How many stories in an ordinary moment?



Everywhere we go, everywhere we look, there is so much more to what we see than we can take in, process, and remember. Life is made of stories. Even in an ordinary moment such as this, there is more than one subject. We observe that there are children in the foreground, people milling about in the background. They are in a certain place , all doing different activities, looking different directions. There are hints about who they are by who they are with, what they are doing, what they carry with them or have near them.

I know for a fact that the bicycle belongs to Cape Cleare Salmon; it is one way they deliver fresh salmon around town. I can tell you that this is a farmers market, and that the girls are listening to music. I overheard they are visiting with family from California, and they don’t want the sun to come out. I can tell you that this photo was taken in a town in the Pacific Northwest. The rest is now left up to your imagination… isn’t that what we mostly do when we people-watch.

With a photo, we capture a moment but give ourselves as many opportunities as we wish to look and reflect upon it again. If it’s a image with people, like this one, we have time to find more clues as to who we think they are , that is, how we chose to think of them based on the information we gather. One of the best outcomes is to learn more about ourselves, how we process visual information that comes through our eye-gate, even our other senses of smell and hearing, and our perceptions of those we encounter or view in a photograph.

As “ordinary” as this black and white image is… we can find one story or more stories, and with a little imagination craft an interesting one.


Here’s an image from my collection of street photography. What’s your first impression? Look again. One or more stories possible? Now what does your imagination beg you to write about these guys walking down the street?



“To me, photography is an art of observation. It’s about finding something interesting in an ordinary place… I’ve found it has little to do with the things you see and everything to do with the way you see them.” – Elliott Erwitt



I often drink from a black mug that reads “We do not remember days, we remember moments. – Cesare Pavese” wrapped around one side in white text. Pavese was an Italian poet, novelist, literary critic and translator who died the very summer I was born.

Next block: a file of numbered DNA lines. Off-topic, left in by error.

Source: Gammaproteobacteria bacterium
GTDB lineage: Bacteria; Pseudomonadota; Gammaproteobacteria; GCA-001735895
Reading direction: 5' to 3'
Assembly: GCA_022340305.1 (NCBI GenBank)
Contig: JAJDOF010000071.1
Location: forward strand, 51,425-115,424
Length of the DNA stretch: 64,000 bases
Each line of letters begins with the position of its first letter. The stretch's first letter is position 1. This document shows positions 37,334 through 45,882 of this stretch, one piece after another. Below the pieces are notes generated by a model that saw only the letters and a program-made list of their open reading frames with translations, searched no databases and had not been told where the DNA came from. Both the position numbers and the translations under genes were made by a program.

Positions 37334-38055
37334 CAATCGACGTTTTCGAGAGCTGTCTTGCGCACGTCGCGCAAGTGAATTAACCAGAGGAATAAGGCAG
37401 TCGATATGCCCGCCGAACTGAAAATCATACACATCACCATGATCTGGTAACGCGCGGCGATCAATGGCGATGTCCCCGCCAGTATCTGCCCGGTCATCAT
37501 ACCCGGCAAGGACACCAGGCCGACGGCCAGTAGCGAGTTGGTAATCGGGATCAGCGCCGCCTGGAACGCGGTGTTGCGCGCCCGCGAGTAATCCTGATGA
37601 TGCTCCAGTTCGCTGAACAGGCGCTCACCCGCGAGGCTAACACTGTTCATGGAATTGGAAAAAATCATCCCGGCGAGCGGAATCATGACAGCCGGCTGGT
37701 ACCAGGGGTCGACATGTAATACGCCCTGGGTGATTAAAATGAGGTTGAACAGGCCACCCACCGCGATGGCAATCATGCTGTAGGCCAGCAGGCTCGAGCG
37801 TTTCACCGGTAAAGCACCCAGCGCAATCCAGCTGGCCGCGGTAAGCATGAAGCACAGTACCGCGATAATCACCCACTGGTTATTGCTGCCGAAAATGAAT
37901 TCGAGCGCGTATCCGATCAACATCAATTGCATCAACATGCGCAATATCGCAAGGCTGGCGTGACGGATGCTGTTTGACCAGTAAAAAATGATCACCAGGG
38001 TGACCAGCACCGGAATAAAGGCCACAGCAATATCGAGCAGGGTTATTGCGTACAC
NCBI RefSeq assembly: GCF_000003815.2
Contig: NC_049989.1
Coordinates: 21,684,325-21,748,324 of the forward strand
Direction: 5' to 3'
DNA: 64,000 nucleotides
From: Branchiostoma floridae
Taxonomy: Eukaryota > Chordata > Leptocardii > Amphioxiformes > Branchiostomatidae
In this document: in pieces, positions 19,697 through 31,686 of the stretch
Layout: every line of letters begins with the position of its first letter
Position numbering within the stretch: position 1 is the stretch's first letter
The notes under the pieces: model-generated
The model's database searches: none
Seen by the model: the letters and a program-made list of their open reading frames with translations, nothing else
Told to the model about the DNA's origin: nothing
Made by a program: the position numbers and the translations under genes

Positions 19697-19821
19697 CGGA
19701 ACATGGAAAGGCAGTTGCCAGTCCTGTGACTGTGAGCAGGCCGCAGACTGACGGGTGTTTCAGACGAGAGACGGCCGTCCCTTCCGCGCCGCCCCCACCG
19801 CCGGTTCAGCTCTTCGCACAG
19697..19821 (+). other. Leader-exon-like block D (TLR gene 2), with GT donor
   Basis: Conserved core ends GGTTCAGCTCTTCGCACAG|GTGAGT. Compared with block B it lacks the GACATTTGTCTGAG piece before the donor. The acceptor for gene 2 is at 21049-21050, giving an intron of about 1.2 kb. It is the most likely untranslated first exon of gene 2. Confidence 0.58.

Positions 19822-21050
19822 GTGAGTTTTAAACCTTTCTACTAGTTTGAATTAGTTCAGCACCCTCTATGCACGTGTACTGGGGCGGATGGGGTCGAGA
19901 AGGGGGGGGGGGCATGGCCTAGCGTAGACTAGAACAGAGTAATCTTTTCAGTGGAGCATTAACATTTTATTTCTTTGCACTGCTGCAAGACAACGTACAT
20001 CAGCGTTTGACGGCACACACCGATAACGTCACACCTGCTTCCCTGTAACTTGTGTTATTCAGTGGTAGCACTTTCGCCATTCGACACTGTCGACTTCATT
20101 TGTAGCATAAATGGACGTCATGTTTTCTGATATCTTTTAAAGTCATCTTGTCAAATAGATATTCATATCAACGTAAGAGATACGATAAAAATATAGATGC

This quote has be one I have reflected on over and over throughout my life and am convinced it is true, absolutely true. I have many moments of my own that make a beautiful string of translucent pearls connecting beautiful moments in my life, others are like dimly lit figures stationed along the roadside on a dark night… haunting and I wish were forgettable.

Moments of significant impact have a stickiness to our recollection of past experiences that latch on to our shell, embed in our mind, warms or troubles our heart, lightening or weighing down the load we carry with us along our journey.

Having reflected further on the notion that “we (indeed) remember moments” for the past few months, I’ve made the decision to become a collector of “moments”, to preserve in a special archive of those who share their’s with me, our collective human experience one moment at a time. I have ordered myself a high quality recorder and microphone that I will use in the studio and out in the field. As soon as I have a collection to air, I will share the link to the audio-archive.

Street Photography-Visual Storytelling

I have been so inspired by the street photography of Vivian Maier that I have taken my camera and begun walking the streets of my own home town to see what I can see, while getting some exercise. While approaching the intersection of 8th and Park, this young father with child caught my eye.

Here we have the same image, one color and one black and white. Click images to enlarge. How does color or the lack thereof affect your impression of this moment and overall scene? Of the two images, which one inspires your imagine the most and why? What impression or story is unfolding in your mind?